Here are links to my top three picks for shows this season:

Wednesday, July 23, 2014

Behind the Studio Doors: Neon Edition

If neon is a word you haven’t heard since the ‘80s, prepare to have your mind blown. In yet another instance of peering behind the art studio doors and finding something amazing, a glass workshop with a focus on neon was recently held here at the MAC.

Instructors Jason Chakravarty and Steve Ciezki taught students how to work with neon and illuminate nontraditional glass forms, including vessels and sculpted forms participants created in the hot shop.  Students left with glass forms that are filled with gas and can be illuminated. 

Below are some pictures and short videos of the completed works and the process. This particular workshop is not offered again until January, but there are many other interesting art classes and workshops starting this fall. Registration begins soon, so follow this link to find out more:

video video

Tuesday, July 22, 2014

Grin and Grill It: What's Hot in the Welding Studio Right Now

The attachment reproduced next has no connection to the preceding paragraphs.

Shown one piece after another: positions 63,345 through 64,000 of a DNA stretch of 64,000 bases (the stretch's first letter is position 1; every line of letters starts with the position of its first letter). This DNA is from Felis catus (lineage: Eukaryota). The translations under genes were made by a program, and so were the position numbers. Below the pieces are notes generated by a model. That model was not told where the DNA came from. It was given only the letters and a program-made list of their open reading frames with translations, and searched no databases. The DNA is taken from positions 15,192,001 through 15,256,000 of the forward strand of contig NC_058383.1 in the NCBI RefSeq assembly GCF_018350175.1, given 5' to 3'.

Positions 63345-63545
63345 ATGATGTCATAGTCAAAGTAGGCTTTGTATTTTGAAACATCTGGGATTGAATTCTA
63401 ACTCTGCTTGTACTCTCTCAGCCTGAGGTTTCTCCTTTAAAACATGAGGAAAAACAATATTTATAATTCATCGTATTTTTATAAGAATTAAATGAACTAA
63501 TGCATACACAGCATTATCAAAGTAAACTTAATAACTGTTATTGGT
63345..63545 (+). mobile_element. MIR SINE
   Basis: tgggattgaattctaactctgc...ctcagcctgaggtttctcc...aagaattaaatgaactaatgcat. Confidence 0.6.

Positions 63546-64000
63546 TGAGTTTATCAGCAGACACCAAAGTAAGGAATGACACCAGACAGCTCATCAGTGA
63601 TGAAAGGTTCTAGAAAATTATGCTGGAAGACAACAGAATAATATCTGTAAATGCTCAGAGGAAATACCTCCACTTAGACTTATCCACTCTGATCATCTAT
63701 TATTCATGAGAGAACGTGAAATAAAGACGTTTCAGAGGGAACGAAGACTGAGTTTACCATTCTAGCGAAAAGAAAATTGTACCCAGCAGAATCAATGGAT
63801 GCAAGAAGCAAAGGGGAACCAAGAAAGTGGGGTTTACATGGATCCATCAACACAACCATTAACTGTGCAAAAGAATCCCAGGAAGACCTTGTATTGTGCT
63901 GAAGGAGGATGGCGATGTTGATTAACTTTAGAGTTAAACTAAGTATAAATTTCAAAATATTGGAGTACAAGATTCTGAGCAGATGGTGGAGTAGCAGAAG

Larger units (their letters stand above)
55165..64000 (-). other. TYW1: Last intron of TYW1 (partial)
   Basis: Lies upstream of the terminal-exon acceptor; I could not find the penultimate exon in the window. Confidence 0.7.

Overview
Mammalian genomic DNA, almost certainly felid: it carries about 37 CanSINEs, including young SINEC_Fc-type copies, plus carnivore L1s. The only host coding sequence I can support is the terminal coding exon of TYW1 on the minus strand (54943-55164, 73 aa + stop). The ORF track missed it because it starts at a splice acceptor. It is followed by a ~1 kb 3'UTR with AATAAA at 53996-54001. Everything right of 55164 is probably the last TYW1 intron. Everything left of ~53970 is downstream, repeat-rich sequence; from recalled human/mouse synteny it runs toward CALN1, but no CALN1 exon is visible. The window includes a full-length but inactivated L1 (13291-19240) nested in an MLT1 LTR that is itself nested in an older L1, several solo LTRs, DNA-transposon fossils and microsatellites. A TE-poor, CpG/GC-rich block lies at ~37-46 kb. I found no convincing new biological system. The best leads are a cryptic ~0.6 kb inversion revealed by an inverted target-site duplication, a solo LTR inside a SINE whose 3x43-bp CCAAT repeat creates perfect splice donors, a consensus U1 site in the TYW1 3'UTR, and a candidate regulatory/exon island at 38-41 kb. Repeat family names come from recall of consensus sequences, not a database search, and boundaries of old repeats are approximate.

Art happens everywhere at the MAC- surprises await behind each studio door. Today we ventured to the welding studio, where we found Jim Elling with his latest creation. It’s not just an interesting piece of art, but it is also a functional grill!

From the toothy grin to the tail pipe that spews smoke, we were taken with the whimsy and detail of his creation. He completed it in the last class session and it took him around 8 weeks to finish. We were amazed when we learned that he did this in the Introduction to Welding class!

Here’s Jim with his work and a closer shot of just the grill. 

We also caught M. J. Barret working on her latest piece.

Fall classes are starting soon. Your chance to work with a blowtorch (or paintbrush) is just around the corner! To get more information on classes and class registration, click here:

Friday, July 11, 2014

Sea Urchins at Summer Arts Camp

This week at Summer Arts Camp the theme is Finding Nemo.  We found some campers hard at work creating Salt Dough and Toothpick Sea Urchins. 

Little hands shaped flour, salt, and food coloring into colorful urchin bodies. . .  

while little faces looked steeped in concentration.


At last, masterpieces were revealed!

Summer Arts Camp continues with weekly themed sessions through August 1.